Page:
01 April 2014

BANGKOK, Thailand -- A Thai businesswoman, who is banned by the U.S. Treasury Department from doing business with Americans because she allegedly facilitated financial transactions for Zimbabwean President Robert Mugabe's wife, has been appointed as the prime minister's office minister.



Nalinee "Joy" Taveesin was among 10 new people brought in to become ministers by Prime Minister Yingluck Shinawatra on January 18 as part of a cabinet shakeup.



They include the first Red Shirt protest leader to win a cabinet post, and a new defence minister.



The shuffle transferred six ministers within the cabinet.



King Bhumibol Adulyadej, who is a constitutional monarch, signed a royal command on January 18.



It was unclear if the prime minister was aware of the decision on November 25, 2008 by the U.S. Department of the Treasury's Office of Foreign Assets Control (OFAC) which designated Ms. Nalinee among several others for helping Mr. Mugabe's regime.



"OFAC is designating Nalinee Joy Taveesin, a Thai businesswoman who has facilitated a number of financial, real-estate, and gem-related transactions on behalf of Grace Mugabe, Gideon Gono, and a number of other Zimbabwean Specially Designated Nationals (SDNs)," the U.S. Treasury statement said in 2008.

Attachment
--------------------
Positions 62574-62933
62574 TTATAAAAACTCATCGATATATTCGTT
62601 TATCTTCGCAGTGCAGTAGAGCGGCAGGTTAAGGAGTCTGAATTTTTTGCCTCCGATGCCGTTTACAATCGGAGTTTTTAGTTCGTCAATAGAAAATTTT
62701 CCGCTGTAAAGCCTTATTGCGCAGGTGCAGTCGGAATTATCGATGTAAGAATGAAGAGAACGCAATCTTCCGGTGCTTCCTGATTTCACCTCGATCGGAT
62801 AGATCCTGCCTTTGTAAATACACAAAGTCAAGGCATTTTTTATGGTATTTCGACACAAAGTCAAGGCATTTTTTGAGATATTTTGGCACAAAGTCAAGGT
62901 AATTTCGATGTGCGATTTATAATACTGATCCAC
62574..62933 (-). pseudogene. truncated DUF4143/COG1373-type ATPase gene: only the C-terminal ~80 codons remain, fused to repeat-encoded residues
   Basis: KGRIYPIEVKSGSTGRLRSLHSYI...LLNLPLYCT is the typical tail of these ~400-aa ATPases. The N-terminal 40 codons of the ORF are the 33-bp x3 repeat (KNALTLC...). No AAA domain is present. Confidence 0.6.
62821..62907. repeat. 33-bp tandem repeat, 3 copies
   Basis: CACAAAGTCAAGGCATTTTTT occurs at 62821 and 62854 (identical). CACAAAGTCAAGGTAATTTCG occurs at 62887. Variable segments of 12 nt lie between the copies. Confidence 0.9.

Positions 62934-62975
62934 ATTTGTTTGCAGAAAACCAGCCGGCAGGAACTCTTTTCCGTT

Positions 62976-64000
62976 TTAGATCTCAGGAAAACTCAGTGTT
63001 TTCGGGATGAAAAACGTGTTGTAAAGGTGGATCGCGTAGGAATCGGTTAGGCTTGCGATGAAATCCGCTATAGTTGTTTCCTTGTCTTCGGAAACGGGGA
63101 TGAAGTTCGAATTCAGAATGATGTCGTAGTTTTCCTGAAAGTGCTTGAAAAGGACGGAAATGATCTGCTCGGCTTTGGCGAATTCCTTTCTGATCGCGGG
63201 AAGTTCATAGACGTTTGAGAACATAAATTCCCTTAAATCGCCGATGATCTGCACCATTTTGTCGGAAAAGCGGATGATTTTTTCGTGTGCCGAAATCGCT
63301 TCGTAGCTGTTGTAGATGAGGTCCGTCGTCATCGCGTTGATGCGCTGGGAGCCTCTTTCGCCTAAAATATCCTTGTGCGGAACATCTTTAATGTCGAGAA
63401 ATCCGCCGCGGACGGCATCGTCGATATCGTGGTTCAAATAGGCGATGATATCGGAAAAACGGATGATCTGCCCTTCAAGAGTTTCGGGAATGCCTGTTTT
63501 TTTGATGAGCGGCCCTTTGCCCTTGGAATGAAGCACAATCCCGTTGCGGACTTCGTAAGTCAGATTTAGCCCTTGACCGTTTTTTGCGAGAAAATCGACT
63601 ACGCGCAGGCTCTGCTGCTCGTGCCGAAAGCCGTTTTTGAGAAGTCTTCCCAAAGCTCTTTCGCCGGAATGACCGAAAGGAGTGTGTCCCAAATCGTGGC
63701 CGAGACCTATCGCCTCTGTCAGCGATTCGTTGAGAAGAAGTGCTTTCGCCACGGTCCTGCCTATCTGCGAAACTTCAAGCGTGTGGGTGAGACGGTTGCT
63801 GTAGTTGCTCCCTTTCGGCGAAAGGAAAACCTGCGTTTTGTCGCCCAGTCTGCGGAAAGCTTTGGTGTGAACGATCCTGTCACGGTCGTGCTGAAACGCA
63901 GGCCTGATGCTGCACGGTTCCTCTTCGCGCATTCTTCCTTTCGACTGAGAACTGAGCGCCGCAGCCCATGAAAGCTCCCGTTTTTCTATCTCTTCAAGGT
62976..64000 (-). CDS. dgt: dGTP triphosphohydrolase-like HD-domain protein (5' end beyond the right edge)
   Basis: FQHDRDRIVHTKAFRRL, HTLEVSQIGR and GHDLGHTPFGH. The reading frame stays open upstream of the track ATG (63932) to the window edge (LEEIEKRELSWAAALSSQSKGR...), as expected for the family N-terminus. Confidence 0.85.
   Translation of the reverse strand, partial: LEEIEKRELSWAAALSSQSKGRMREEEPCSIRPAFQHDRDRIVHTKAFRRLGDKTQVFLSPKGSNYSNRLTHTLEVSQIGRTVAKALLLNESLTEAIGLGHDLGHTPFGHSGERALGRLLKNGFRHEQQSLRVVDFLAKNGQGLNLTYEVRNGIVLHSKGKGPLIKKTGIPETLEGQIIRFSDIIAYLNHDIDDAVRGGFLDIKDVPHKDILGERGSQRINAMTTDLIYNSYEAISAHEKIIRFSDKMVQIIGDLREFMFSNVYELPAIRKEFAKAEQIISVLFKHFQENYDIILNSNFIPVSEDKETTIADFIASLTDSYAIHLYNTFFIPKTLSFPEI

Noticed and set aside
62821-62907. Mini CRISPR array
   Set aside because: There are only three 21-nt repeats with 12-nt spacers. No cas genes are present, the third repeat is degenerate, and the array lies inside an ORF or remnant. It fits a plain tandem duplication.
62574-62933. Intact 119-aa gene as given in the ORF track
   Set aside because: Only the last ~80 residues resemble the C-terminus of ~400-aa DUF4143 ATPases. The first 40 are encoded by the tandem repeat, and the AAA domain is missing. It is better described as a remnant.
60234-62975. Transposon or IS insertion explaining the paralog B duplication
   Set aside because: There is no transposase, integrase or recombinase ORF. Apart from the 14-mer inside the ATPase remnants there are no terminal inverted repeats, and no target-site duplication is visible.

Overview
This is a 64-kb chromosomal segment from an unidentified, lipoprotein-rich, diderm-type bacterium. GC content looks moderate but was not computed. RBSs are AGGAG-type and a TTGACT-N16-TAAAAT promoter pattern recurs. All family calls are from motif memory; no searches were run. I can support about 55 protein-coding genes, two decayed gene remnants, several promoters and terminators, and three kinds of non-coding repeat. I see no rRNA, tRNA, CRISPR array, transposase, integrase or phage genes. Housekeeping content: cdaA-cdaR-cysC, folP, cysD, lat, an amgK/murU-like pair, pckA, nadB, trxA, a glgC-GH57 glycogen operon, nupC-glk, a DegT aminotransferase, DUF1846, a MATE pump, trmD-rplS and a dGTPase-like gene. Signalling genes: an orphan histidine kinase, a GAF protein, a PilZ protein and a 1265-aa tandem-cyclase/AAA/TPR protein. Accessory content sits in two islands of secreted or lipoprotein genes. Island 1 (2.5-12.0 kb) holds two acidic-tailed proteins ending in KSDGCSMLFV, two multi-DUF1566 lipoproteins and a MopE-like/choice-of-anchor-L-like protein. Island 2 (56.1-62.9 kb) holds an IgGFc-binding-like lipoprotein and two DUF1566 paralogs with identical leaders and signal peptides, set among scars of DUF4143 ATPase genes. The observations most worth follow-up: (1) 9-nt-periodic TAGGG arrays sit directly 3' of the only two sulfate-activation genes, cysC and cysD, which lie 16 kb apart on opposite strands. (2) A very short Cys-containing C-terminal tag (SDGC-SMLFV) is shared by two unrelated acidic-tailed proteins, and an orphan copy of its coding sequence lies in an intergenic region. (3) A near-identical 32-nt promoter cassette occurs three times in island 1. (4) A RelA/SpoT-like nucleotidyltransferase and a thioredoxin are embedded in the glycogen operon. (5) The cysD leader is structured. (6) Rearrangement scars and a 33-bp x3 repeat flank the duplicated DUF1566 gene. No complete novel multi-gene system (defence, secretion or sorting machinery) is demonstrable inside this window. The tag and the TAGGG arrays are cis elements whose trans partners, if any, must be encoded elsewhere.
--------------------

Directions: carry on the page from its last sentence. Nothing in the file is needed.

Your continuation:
The Treasury posted the designation on its website (http://www.treasury.gov/press-center/press-releases/Pages/hp1295.aspx).



"Ironically, Nalinee Taveesin has participated in a number of initiatives on corruption and growth challenges in Africa and Southeast Asia while secretly supporting the kleptocratic practices of one of Africa's most corrupt regimes," the Treasury's OFAC statement said.



"As a result of Treasury's action, any assets of the individuals and entities designated today that are within U.S. jurisdiction must be frozen. Additionally, U.S. persons are prohibited from conducting financial or commercial transactions with these individuals or entities," it said.